Hemodialysis is a procedure used when the kidneys are damaged and can no longer remove extra bodily fluid and clean the blood. According to the National Institutes of Health, a person is said to suffer from kidney failure if kidney function drops below 15%. One of the ways of managing this condition with dialysis is the use of a hemodialysis catheter.
What Is A Hemodialysis Catheter?
A hemodialysis catheter is used to transfer blood between a patient and a hemodialysis machine.
The dialysis catheter has two lumens, one venous and one arterial. Although both lumens are in the vein, the venous lumen returns blood to the heart. On the other hand, the arterial lumen, mimicking natural arteries, transports blood away from the heart.
Blood is taken from the patient and transported to the dialysis machine through the arterial lumen, which is often red. In contrast, blood is returned to the patient by the venous lumen, which is typically blue (from the dialysis machine).
A chronic dialysis catheter will be introduced if a patient needs long-term dialysis therapy. Chronic catheters have a dacron cuff 3–8 cm under the skin in a tunnel. The tunnel acts as an additional barrier against infection.
When a hemodialysis catheter is fixed incorrectly, there are certain risks attached to it that would cause severe harm to the patient. It may lead to even more potent setbacks in the patient’s health.
In a medical malpractice case, medical animation can illustrate the catheter’s implant procedure and how the clinician deviated from the standard care procedure.
Portraying The Wrong Use of Hemodialysis Catheter Using Medical Animation
Before you can illustrate an improper use of a hemodialysis catheter, it is essential first to showcase how the correct procedure is carried out. After that, the animation will be able to show the point where the clinician made the grave error and how it caused harm.
Before a hemodialysis catheter is introduced into the body, the physician will first locate the vein with ultrasound and contrast-enhanced x-rays. It will also aid in positioning the catheters.
A tiny incision will be performed in the lower neck. The physician will then insert a small guidewire into the jugular vein in the neck after gaining access to the vein with a needle. The vena cava, a bigger blood vessel, will receive the guidewire.
Below the initial incision in the chest, the physician will create a second incision. A tunnel will start just beneath the skin in the area between the first and second incisions. After that, the flexible dialysis catheter is passed from the second incision to the initial incision site via the tunnel. It is then moved into its ultimate place after crossing the guidewire at this point.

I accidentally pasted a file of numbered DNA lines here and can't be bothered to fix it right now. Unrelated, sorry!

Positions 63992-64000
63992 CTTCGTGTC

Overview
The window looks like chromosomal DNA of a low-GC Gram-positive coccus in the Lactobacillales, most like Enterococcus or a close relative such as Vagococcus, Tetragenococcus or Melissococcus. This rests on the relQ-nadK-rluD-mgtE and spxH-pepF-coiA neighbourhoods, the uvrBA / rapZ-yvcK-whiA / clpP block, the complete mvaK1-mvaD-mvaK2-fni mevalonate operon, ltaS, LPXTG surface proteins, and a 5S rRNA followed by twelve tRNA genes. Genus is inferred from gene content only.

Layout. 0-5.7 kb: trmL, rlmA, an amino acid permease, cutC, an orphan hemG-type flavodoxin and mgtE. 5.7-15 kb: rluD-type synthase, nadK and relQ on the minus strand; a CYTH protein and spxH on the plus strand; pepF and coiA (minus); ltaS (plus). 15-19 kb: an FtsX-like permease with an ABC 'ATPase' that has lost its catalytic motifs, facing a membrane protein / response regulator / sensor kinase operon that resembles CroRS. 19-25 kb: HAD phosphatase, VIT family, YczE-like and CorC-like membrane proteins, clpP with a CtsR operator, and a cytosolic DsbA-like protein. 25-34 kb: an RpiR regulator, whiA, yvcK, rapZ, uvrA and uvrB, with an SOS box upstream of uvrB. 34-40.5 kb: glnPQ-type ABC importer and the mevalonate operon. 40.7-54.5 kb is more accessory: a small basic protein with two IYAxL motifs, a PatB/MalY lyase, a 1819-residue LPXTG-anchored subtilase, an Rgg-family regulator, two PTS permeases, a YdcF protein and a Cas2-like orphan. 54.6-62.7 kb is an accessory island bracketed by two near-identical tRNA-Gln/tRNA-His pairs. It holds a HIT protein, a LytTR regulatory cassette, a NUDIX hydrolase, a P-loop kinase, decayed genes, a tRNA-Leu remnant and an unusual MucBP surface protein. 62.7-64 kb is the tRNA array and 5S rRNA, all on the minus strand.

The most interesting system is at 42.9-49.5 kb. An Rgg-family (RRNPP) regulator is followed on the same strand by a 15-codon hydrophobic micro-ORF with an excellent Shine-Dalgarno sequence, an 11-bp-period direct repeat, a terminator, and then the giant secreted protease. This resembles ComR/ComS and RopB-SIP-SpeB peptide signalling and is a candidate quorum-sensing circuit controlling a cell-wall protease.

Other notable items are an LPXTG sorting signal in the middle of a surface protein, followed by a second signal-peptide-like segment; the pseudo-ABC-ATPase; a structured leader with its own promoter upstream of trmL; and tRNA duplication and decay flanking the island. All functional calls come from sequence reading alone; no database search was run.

The guidewire is taken out of the blood vessels. The catheter’s other end will remain outside the body and extend into the second incision. The physician will then check to see if the catheter is beginning to fill with blood.
X-rays can be used to verify if the catheter is placed correctly.
Stitches will be used to fix the catheter. Some catheters have a cuff that is positioned in the skin’s tunnel. This cuff aids in preventing infection and maintaining the tube’s safety. The first incision will be stitched up. It could be closed with stitches, tape, or medical glue.
Then, the second incision will be sewn around the catheter to keep it in place. Finally, the physician will wrap both areas in bandages.
Where exactly did the error come from?
This is what medical animation is set to prove in a court case where a wrong insertion of a hemodialysis catheter caused tremendous harm to the patient.
Using Medical Animation In Portraying The Harm Caused By Improper Implant Of Hemodialysis Catheter
Improper implantation of hemodialysis catheters can cause much harm, including the victim’s death. An instance is the case of a 74-year-old kidney patient whose artery and a vein were punctured during the procedure.
The forensic pathologist who investigated the case reported that the cause of death was acute hemorrhage. This was from a punctured right common iliac artery and right common iliac vein during peritoneal dialysis catheter insertion.
In a case like this, medical animation can be used to visualize the wrongful puncture error and how it directly affected the patient’s health.
Asides from outright loss of life, wrongful application of a hemodialysis catheter can also lead to different medical complications. Infection is one probable complication that can arise.
Dialysis entails externally accessing the body’s circulatory system. There is a significant risk of infection when the body’s interior is exposed to the outside. Bacteria, fungi, or viruses can cause infections.
A dialysis infection may result from incorrectly cleaned hands of healthcare professionals, contaminated medical equipment, water droplets, unsterilized surgical tools, improper dialysis techniques, improper cleaning and maintenance of the access site, and a lack of staff.
An instance of an infection occurring during a dialysis treatment is that of Regional Medical Center v. Mrs. M. In this case, the failure to diagnose the infection quickly caused her to lose her life.
Whatever the complication of improper implantation of a hemodialysis catheter, a plaintiff can use medical animation to illustrate the cause of the problem and how it could have been avoided if the clinician had not deviated from the standard procedure.
Fox-AE is a litigation animation company that provides explanatory medical animations to support a medical case in court. In a case of medical malpractice involving a hemodialysis catheter, our medical animators are capable of illustrating a right and wrong procedure. Hence, showing the exact cause and severity of the injury. We are structured to work closely with expert witnesses on a case. This will ensure that no detail that will render the demonstrative exhibit inadmissible is present in the illustration.